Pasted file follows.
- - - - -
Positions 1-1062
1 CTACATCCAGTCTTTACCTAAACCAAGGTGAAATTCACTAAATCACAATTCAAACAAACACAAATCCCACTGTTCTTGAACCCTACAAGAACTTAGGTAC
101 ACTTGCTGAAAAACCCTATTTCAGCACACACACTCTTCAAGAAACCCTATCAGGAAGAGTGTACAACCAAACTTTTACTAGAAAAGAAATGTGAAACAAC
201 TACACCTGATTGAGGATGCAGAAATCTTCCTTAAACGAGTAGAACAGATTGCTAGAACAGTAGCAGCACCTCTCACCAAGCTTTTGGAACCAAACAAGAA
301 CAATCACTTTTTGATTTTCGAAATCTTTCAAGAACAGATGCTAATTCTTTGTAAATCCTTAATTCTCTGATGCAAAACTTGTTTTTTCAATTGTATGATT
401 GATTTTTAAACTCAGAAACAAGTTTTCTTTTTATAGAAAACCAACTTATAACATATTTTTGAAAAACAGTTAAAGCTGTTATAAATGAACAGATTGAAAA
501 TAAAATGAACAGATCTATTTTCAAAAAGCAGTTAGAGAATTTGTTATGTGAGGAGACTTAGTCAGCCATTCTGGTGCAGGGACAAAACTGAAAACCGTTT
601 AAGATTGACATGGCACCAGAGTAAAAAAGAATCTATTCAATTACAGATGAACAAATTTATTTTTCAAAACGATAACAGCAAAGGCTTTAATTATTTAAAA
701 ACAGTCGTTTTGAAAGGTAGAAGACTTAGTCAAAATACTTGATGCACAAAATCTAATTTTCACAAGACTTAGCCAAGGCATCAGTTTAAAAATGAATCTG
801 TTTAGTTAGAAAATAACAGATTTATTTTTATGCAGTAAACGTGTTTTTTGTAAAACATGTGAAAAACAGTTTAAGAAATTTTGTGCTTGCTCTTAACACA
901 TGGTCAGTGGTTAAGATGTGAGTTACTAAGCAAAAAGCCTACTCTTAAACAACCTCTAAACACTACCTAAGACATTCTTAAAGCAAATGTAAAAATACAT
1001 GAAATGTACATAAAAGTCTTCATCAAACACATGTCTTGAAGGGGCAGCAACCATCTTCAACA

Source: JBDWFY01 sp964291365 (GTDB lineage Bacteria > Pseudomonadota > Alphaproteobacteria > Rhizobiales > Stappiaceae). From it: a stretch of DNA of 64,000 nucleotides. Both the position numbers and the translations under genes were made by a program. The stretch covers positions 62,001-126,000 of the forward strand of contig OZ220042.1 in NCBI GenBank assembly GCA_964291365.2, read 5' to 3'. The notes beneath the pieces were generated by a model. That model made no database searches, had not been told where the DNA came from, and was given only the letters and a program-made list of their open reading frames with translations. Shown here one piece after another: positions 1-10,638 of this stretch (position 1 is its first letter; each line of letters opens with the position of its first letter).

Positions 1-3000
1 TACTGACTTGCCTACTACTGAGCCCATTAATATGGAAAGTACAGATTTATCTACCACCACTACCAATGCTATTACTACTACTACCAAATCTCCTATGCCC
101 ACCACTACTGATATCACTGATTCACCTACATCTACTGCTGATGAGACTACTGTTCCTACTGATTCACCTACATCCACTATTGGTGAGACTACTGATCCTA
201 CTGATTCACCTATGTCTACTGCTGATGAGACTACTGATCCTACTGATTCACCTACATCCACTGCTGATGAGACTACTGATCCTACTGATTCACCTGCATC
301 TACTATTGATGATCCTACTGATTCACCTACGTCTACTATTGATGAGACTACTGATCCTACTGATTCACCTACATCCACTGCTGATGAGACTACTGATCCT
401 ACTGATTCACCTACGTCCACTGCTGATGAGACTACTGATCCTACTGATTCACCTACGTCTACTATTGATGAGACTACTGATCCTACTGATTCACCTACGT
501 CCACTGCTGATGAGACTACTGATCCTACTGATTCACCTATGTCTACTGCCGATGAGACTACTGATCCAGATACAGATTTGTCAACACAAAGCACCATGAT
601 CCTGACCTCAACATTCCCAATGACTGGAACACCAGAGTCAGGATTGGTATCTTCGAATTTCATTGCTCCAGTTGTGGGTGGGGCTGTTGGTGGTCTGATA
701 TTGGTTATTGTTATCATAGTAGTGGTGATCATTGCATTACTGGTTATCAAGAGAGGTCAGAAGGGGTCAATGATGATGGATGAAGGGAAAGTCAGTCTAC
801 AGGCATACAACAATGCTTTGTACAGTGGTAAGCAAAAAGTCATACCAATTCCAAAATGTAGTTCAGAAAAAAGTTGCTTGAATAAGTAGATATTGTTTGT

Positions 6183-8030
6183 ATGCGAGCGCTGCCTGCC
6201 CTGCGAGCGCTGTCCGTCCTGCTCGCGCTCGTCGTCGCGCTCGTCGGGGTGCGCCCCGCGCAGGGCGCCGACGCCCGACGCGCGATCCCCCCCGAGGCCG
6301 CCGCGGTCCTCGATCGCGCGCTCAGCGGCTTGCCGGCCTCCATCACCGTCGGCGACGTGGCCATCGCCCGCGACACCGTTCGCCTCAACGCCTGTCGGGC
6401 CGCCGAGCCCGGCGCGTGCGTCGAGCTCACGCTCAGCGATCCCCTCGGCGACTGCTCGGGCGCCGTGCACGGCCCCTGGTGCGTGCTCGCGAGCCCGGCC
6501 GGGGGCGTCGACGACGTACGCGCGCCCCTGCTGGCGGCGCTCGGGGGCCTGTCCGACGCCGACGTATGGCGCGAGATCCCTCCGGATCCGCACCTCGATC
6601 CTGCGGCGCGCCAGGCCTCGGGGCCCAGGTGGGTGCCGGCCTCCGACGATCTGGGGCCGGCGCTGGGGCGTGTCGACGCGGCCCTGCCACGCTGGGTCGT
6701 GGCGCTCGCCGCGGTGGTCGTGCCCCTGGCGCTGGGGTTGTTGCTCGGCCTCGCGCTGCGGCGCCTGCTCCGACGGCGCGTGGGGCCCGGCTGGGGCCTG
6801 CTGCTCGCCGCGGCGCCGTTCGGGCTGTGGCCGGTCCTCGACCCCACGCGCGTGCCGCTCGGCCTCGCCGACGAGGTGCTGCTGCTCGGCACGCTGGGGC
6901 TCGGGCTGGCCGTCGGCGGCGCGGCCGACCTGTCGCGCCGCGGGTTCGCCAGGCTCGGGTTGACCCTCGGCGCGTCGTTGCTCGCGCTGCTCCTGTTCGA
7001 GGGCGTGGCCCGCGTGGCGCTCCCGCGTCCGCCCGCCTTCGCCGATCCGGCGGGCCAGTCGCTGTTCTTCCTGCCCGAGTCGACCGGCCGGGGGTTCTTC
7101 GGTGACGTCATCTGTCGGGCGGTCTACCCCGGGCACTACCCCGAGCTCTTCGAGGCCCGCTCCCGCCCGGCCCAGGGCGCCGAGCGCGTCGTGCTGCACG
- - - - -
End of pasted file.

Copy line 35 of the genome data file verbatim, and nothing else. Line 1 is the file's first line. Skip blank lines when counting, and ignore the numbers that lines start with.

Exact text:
7101 GGTGACGTCATCTGTCGGGCGGTCTACCCCGGGCACTACCCCGAGCTCTTCGAGGCCCGCTCCCGCCCGGCCCAGGGCGCCGAGCGCGTCGTGCTGCACG